Growing up so long ago in the Church long before a form of private revelations called personal opinions became fashionable, I remember being taught something that surprised me. I can reveal whatever I like about my confessions. I was shocked here because why would I want to boast about my sins. But I was (we were)warned about the sin against the first commandment, making the priest look foolish (deliberately), by making him to be useless or dumb. Words of the teacher. This is a sacrilege against the first commandment. Also we can if we wish to allow the priest to speak about confession but put it in writing and be specific about to whom he can speak. I would answer do not give me absolution for that event but arrange for me to go to confession to the local ordinary. This I think was one of the reasons a bishop could only forgive the sin of abortion. If a priest asks especially for this permission as he may want to get further help and advice from his bishop??? I can think of many reasons for this. Reasons for revelations etc. that need the Bishop to know and to seek to keep good order in the Church. Most priests would shun to minimize errors against the seal just to be on the safe side. Obviously a man who confesses to murder would probably balk at condemning himself in writing.

  4. oldCatholigirl says:

    If a person confesses to doing something that is against the law (e.g., shoplifting, passing bad checks, rape ), I would think that he would only receive absolution on the condition that he make whatever restitution possible. I would also speculate that sometimes he would be required to give himself up to the law, thereby revealing what he confessed. Of course, the priest could in no way be a party to the revelation.

  5. My husband and I find it very helpful to, after praying and discerning most of our sins on our own, to go over each other’s lists to see if there might be an omission. After confession, we sometimes talk about how dead-on the advice the priest gave was. It has always been, while sometimes a painful experience, a very healing experience, even though I know that emotions aren’t supposed to be a factor in the graces received. I hope we aren’t doing anything wrong, but sometimes it’s good to talk to the person closest to you to make sure you’re being totally honest when it comes to confessing sins.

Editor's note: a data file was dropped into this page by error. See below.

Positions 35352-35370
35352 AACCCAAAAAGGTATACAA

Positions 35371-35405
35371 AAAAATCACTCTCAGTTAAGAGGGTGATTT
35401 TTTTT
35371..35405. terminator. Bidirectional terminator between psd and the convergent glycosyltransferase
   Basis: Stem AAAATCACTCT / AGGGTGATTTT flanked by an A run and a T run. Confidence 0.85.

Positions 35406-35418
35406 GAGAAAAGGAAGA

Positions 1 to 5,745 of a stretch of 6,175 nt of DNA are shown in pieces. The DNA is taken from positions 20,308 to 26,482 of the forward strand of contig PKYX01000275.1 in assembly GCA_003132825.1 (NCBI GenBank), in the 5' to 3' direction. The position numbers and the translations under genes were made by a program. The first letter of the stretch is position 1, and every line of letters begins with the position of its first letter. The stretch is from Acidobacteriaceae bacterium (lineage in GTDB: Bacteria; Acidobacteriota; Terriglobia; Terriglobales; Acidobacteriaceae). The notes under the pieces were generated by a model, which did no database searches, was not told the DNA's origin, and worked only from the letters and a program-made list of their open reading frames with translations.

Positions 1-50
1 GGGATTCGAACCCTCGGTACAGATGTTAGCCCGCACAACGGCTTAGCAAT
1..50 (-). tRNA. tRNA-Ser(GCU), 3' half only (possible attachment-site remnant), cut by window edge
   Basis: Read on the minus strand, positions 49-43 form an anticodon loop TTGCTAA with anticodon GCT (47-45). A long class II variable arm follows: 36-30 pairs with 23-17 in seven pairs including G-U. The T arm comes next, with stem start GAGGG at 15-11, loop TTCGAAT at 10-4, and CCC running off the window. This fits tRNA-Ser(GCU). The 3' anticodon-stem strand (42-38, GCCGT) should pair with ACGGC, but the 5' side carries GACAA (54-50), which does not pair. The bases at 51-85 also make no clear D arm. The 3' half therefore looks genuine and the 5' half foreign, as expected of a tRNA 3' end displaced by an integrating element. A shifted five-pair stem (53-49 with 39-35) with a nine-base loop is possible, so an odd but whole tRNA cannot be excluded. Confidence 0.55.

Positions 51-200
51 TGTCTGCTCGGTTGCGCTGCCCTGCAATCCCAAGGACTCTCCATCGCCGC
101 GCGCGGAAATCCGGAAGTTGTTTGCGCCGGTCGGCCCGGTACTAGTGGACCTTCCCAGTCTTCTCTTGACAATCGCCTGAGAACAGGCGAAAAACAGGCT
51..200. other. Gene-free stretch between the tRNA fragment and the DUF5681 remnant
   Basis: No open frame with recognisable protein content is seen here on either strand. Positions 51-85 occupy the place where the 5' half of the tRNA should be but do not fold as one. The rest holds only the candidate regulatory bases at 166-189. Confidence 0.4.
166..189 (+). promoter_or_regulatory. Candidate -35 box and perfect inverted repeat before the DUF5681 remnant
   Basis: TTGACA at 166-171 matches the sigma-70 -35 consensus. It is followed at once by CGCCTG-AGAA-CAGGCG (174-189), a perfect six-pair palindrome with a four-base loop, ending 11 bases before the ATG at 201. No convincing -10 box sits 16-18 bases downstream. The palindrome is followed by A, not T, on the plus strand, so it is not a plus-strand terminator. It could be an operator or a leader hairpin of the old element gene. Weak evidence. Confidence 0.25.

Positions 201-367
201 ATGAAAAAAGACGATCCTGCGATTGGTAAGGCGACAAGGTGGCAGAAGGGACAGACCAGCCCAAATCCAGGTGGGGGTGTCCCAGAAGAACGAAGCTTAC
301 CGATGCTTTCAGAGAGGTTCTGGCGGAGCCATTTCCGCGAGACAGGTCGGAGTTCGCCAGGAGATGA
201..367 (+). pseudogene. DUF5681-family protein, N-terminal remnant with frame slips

6. ies0716 says:


    I believe that you are incorrect (and I think that this topic was actually addressed by Fr. Z awhile back). My understanding is that a priest can never, under any circumstances, make the revelation of the sin/crime to public authorities a condition of absolution. He may highly recommend or encourage this, but he may not assign it as a penance or make it a condition of forgiveness. Can Fr. Z or any other priests/theologians corroborate this for me?

  7. smad0142 says:

    I think a Priest could assign that a penitent turn themselves in to the proper authorities. But I also believe that this penance, along with all others, can not be assigned if the penitent can not or is unable to bring themselves to do it. I am not a 100% sure, but those are my $0.02.

  8. RichR says:

    The seal of confession is, in my opinion, one of the more mystical and sacred characteristics of our religion. I think it intrigues outsiders because it is so inviolable. Nothing, nowadays, seems inviolable anymore.

  9. A priest cannot impose a penance that involves self-incrimination, although he may counsel, even strongly, a penitent to do so. Jurisprudence is cumulative, not merely black-letter law, so it is possible to interpret newer law by older. That said, the current Code says: